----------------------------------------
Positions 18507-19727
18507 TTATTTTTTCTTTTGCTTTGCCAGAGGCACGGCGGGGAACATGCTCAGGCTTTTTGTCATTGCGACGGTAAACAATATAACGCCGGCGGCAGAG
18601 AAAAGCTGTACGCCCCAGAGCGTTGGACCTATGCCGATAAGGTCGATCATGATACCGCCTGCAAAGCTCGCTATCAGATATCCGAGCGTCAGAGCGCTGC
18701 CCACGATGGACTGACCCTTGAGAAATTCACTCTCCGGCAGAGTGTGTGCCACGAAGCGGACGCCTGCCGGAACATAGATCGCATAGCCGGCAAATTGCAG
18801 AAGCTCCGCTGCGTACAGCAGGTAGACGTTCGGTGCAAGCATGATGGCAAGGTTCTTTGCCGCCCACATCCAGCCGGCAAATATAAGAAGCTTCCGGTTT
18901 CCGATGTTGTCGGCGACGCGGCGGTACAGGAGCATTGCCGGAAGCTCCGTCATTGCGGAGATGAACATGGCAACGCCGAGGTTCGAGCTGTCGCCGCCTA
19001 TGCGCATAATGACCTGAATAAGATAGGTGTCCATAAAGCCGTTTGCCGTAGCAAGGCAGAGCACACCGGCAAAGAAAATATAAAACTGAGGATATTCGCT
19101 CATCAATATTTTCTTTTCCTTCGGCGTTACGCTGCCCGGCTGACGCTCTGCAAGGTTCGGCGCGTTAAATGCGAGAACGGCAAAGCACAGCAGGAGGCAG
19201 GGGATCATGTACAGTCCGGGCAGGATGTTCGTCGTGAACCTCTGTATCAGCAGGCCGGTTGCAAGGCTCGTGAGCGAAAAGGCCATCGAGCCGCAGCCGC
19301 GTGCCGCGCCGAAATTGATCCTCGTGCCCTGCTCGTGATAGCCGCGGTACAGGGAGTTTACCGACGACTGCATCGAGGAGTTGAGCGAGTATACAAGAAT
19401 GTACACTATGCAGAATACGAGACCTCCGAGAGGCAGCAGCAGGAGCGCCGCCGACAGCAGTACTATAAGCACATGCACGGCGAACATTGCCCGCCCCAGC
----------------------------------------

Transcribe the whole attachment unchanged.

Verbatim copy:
Positions 18507-19727
18507 TTATTTTTTCTTTTGCTTTGCCAGAGGCACGGCGGGGAACATGCTCAGGCTTTTTGTCATTGCGACGGTAAACAATATAACGCCGGCGGCAGAG
18601 AAAAGCTGTACGCCCCAGAGCGTTGGACCTATGCCGATAAGGTCGATCATGATACCGCCTGCAAAGCTCGCTATCAGATATCCGAGCGTCAGAGCGCTGC
18701 CCACGATGGACTGACCCTTGAGAAATTCACTCTCCGGCAGAGTGTGTGCCACGAAGCGGACGCCTGCCGGAACATAGATCGCATAGCCGGCAAATTGCAG
18801 AAGCTCCGCTGCGTACAGCAGGTAGACGTTCGGTGCAAGCATGATGGCAAGGTTCTTTGCCGCCCACATCCAGCCGGCAAATATAAGAAGCTTCCGGTTT
18901 CCGATGTTGTCGGCGACGCGGCGGTACAGGAGCATTGCCGGAAGCTCCGTCATTGCGGAGATGAACATGGCAACGCCGAGGTTCGAGCTGTCGCCGCCTA
19001 TGCGCATAATGACCTGAATAAGATAGGTGTCCATAAAGCCGTTTGCCGTAGCAAGGCAGAGCACACCGGCAAAGAAAATATAAAACTGAGGATATTCGCT
19101 CATCAATATTTTCTTTTCCTTCGGCGTTACGCTGCCCGGCTGACGCTCTGCAAGGTTCGGCGCGTTAAATGCGAGAACGGCAAAGCACAGCAGGAGGCAG
19201 GGGATCATGTACAGTCCGGGCAGGATGTTCGTCGTGAACCTCTGTATCAGCAGGCCGGTTGCAAGGCTCGTGAGCGAAAAGGCCATCGAGCCGCAGCCGC
19301 GTGCCGCGCCGAAATTGATCCTCGTGCCCTGCTCGTGATAGCCGCGGTACAGGGAGTTTACCGACGACTGCATCGAGGAGTTGAGCGAGTATACAAGAAT
19401 GTACACTATGCAGAATACGAGACCTCCGAGAGGCAGCAGCAGGAGCGCCGCCGACAGCAGTACTATAAGCACATGCACGGCGAACATTGCCCGCCCCAGC